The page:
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Android Invasion: A Comprehensive List of Android Phones (techcrunch.com)
39 points by nym on Oct 22, 2009 | hide | past | web | favorite | 17 comments

I'm hoping that Android quickly becomes the "Windows" of the mobile world - available from many manufactures who make a variety of devices to suit people's individual tastes. Plus, having the dominant platform be free and open source is a huge win.

It seems that Android is heading that way.

I think the developer complaints about Android are a signal that developers are sticking with the platform. Much like Windows programmers complain loudly about Windows and still write code, or have to write code, for Windows.

One might say: If you can't hear their complaints, they have left already.

The big question I have is will the OMAP3430 600 MHz ARM Cortex A8 + PowerVR SGX 530 GPU + 430MHz C64x+ DSP be faster than the 1GHz Snapdragon?

Boy Genius Report says the Droid coming out on the 31st is really fast. This Techcrunch report also says it has 7hrs talk time, which is an improvement over the G1. Still going to be keeping a dock at home and work though!

This is a really important question because the Sony Ericsson XPERIA X10 that's rumored to be announced in November with a January releases uses the Snapdragon.

If it is indeed faster I think the real "iPhone killer" might be the X10, not the Droid if the X10 is affordable.

I just don't trust SEMC to pull it off, however.

As long as they build the hardware well, the Android version running can be modified and/or replaced.

Heh, where's Nokia on that list?

They're on a downward spiral and they had better swallow their pride, ditch Symbian, lose the Not Invented Here mentality, and have that Android phone in the works already.

Nokia has already Maemo which is far older and more linuxy. Its actually based on debian and afaik it's userspace is largely based on typical GNU userland.

I for one would prefer Maemo to take over world instead of Android.

> Its actually based on debian and afaik it's userspace is largely based on typical GNU userland.

I'm a "dyed in the wool" Linux user, but I just don't see the value of bringing along all that user space stuff. Android is slimmer, which hopefully means it will be in more phones sooner, as it requires less in the way of resources.

From the application developer's point of view, Android is fairly resource-intensive because it doesn't support compiled applications. All the public APIs are only provided within Dalvik, an interpreted Java VM.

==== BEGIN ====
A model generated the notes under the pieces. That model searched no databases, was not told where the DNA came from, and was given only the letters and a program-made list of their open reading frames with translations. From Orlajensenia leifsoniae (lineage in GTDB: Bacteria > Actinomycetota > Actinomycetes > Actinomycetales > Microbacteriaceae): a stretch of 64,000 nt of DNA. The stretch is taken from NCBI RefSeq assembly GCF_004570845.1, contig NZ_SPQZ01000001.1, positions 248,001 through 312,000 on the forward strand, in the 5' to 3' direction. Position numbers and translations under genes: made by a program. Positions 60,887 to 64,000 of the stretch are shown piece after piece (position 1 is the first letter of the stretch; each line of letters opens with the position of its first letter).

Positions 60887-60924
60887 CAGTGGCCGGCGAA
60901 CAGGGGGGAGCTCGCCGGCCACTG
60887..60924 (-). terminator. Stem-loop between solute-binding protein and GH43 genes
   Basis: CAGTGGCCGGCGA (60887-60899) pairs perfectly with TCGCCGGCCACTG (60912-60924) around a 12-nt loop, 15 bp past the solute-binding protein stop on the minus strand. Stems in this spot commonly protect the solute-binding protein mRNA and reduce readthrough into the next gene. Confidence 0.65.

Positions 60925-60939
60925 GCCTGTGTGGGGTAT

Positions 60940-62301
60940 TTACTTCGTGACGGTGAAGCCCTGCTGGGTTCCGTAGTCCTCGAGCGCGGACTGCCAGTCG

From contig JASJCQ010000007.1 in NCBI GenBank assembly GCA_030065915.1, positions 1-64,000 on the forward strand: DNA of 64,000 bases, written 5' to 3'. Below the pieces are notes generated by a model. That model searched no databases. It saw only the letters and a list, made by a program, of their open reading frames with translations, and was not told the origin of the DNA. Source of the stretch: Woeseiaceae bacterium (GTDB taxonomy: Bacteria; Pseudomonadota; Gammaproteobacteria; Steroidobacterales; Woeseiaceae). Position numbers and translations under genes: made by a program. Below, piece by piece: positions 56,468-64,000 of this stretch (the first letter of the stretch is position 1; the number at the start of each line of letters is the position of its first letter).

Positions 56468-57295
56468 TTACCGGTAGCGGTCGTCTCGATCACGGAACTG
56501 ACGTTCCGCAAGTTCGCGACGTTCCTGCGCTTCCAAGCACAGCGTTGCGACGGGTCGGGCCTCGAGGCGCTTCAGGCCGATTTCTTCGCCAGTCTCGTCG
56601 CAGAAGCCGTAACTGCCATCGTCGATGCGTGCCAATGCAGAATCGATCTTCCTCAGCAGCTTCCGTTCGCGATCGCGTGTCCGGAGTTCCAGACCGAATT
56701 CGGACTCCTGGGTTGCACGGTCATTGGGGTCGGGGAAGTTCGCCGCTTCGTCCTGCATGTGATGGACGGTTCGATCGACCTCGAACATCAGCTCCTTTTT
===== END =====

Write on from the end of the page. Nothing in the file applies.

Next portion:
This is a major break from Linux tradition. IMO Android doesn't qualify as a "Linux" when it only uses the Linux kernel without providing API access. Android is more like an extension of the traditional Java Mobile Edition approach to mobile platforms.

They'll get Dalvik to JIT the bytecode eventually when they need it. I wouldn't worry about that.

About the major break: what's funny is that Android is probably the first Linux that is both a viable platform and that also isn't GNU/Linux. So strong is the grip of FSF...

By the way, Android is more than JavaME -- underneath the Java level Google has their own system libraries, such as Bionic-the-libc-replacement. It's really a new Linux userspace that runs the high-level Java stuff.

Actually, Android _DOES_ support (partially) compiled applications. There's an Android Native SDK: http://developer.android.com/sdk/ndk/1.5_r1/index.html

With no APIs except the standard C library and Zlib, it's just not particularly useful (yet).

If you've got some performance-intensive number crunching code in plain C with no dependencies, then the Android NDK will allow you to expose that to your Dalvik app... But the NDK doesn't help much in porting the overwhelming majority of existing C/C++ applications.

J2ME is actually pretty good at 'limited environments' - my first Java phone had a size limit of 64k or something for jars, and you could actually do some interesting stuff in that size.

You'd definitely have to measure things to get the details, but what I meant was the Linux runtime - all the various libraries and shell and whatnot seem like a lot of stuff to have, whereas with Android, you only really need the Dalvik runtime and its accessories. It just seems like a smaller target to work with (also making work to optimize it pay off quite a bit).

Its debatable whether you want a debian-like operating system instead of a mobile OS that follows all the good Unix-y practices.

Besides, Nokia never spread Maemo around. And it always felt like a proof of concept platform.

The droid's release date got moved up I think to the 28th.

Ok, so the "unveiling" is on the 28th. Fuckers! I can't get the droid till the 9th.

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